For the second this time year, a Chipotle Mexican Grill (NYSE:CMG) earnings report gave Wall Street indigestion. Chipotle shares tumbled 6% by midday Tuesday, after reporting Q3 earnings on Monday afternoon. This mirrors the 6% drop Chipotle suffered following its Q1 earnings report back in April.
The pullback in Chipotle shares on Tuesday is just as bizarre as the stock's drop back in April. Q3 was the best quarter in Chipotle's history, and Chipotle executives projected that the strong growth trends will continue. Clearly, Mr. Market still doesn't understand the Chipotle story -- and this has created another great buying opportunity for long-term investors.
Stellar results (again)
First, let's take a look at Chipotle's Q3 results. Comparable restaurant sales soared 19.8%, due to strengthening traffic and the impact of menu price increases implemented this spring. Including the impact of new restaurant openings, Chipotle's revenue rose 31.1% to $1.08 billion.
While Chipotle is still suffering from food cost inflation, its price increases offset most of this effect. Food costs rose 70 basis points year-over-year from 33.6% to 34.3% of sales. However, Chipotle was able to leverage other expenses (such as labor and rent) thanks to its strong sales growth.
As a result, Chipotle's operating margin rose from 16.6% in Q3 2013 to 19.1% last quarter. EPS grew a remarkable 56% year-over-year to reach $4.15. That blew past the average analyst estimate of $3.84.
Wall Street's gripes
Given the strength of Chipotle's results, what can explain the harsh reaction on Wall Street? There are 2 key issues that seem to be bothering Mr. Market. First, Chipotle released an initial forecast for 2015 calling for low to mid-single digit comparable restaurant sales growth. That would represent a significant slowdown compared to Chipotle's 17% year-to-date comparable sales growth.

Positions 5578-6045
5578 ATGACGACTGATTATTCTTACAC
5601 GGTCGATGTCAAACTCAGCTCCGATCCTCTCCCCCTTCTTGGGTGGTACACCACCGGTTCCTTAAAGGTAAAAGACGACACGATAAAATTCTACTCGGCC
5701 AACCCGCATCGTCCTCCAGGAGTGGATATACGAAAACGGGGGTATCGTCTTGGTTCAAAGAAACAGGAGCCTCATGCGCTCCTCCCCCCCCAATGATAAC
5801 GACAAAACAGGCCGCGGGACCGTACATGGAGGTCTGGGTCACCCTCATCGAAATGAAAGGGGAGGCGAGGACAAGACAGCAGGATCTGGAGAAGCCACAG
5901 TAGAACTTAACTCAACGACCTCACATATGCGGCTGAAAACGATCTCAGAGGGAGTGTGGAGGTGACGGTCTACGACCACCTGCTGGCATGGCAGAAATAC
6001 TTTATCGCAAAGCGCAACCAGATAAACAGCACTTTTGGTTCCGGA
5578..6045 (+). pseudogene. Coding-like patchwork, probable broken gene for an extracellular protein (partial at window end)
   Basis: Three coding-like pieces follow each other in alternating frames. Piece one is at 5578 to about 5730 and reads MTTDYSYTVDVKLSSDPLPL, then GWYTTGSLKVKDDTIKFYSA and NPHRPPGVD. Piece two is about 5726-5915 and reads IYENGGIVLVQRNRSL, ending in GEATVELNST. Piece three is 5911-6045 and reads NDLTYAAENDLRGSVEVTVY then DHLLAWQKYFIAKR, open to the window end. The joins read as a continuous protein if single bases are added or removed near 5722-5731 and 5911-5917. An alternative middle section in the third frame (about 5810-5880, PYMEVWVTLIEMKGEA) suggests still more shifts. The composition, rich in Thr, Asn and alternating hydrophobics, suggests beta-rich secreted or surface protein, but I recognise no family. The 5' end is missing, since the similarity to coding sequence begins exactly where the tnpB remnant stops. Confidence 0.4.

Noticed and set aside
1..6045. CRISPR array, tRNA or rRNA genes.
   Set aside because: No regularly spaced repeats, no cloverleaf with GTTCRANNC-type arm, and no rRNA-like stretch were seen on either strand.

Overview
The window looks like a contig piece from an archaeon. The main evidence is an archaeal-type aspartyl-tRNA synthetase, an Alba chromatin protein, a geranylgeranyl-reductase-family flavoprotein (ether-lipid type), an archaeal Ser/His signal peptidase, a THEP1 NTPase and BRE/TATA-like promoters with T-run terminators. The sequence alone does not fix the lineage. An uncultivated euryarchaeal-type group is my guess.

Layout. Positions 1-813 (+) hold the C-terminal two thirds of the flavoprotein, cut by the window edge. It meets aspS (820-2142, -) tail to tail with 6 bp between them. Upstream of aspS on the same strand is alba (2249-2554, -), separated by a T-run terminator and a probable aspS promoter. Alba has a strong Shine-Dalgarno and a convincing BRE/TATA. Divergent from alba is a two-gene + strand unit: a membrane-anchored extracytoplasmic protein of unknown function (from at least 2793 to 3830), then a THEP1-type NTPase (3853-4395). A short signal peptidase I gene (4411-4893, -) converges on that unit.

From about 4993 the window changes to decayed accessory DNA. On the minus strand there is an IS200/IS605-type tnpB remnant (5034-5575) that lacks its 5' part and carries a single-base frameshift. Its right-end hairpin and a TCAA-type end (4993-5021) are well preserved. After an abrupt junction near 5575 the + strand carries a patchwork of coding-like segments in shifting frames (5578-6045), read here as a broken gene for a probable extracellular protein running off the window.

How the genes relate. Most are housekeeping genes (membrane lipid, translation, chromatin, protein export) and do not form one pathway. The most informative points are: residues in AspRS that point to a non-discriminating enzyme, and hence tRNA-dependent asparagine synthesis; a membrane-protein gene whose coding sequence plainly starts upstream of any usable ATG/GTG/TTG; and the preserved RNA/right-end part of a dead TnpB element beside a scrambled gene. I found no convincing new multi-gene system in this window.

Second, management warned that cost pressure will continue into 2015. Chipotle expects low single-digit food cost inflation in 2015 relative to Q3 levels, primarily due to a low supply of beef.
The implementation of the Affordable Care Act will also increase Chipotle's health care costs. The actual impact is hard to estimate, since enrollment has not begun yet. However, Chipotle expects the increase in health care costs to be no more than 1% of sales.
Sales growth likely to stay solid
The concern about a 2015 growth slowdown is overblown. Chipotle's management explicitly stated on the earnings call that the 2015 sales forecast was generated by assuming that its sales trend will remain the same through the end of next year. Chipotle always creates its forecast that way.
However, earlier on the call, Chipotle founder and co-CEO Steve Ells spoke at great length about how consumers are increasingly choosing Chipotle over traditional fast-food restaurants. He sees this as a long-term trend driven by growing interest in ethical, sustainable food as well as "better-for-you" dining options.